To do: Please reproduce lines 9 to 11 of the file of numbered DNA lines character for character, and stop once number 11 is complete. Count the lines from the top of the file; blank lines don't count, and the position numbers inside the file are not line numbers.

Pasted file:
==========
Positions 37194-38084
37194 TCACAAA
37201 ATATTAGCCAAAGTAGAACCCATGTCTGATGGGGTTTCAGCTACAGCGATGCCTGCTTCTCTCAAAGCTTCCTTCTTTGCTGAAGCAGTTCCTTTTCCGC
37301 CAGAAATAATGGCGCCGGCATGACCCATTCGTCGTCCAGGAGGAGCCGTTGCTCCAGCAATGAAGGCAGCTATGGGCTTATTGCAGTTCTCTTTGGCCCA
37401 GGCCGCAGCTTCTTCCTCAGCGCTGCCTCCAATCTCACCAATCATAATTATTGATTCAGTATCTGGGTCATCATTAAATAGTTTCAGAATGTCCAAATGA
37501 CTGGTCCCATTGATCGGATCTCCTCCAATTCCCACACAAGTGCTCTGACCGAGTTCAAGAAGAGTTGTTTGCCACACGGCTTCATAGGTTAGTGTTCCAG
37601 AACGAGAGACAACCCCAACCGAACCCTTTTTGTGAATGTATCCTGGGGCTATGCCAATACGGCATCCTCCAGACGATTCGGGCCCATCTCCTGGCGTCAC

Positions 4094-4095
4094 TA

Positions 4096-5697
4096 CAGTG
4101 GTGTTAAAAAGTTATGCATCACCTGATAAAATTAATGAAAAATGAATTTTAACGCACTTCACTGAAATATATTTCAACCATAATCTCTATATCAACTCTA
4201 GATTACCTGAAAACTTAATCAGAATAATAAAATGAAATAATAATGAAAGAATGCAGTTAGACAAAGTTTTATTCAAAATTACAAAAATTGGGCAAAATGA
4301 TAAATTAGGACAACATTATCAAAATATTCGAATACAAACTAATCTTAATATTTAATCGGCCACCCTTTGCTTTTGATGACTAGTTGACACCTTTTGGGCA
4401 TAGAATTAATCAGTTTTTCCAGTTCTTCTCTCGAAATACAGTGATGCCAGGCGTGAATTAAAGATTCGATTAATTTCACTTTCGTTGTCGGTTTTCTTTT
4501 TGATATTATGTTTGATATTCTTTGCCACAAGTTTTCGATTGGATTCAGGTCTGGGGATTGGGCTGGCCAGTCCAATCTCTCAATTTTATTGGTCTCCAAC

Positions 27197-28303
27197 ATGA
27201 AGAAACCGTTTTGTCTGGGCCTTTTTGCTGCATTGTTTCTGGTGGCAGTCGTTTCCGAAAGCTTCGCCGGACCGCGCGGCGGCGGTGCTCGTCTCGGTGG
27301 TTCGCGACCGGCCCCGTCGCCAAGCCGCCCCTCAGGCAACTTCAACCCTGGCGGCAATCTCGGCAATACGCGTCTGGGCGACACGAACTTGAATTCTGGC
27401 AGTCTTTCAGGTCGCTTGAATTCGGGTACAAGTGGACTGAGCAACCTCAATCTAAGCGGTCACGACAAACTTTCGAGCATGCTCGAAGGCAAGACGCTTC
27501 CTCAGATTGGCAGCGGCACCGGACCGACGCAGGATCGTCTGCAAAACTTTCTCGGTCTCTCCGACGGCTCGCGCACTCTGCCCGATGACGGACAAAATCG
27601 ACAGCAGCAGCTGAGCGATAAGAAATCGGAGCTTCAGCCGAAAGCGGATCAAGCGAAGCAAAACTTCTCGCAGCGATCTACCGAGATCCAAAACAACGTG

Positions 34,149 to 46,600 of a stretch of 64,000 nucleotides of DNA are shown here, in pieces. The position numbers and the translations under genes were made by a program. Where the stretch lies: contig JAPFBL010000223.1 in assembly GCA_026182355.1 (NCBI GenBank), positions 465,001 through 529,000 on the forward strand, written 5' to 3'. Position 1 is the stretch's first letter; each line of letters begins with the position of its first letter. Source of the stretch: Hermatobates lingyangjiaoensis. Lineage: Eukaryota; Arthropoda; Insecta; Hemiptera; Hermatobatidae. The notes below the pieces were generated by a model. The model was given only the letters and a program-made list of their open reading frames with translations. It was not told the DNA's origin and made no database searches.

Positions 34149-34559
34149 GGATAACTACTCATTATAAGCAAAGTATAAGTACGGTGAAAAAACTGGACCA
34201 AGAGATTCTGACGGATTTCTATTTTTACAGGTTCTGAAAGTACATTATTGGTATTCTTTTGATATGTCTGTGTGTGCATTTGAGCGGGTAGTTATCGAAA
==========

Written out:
4094 TA

Positions 4096-5697
4096 CAGTG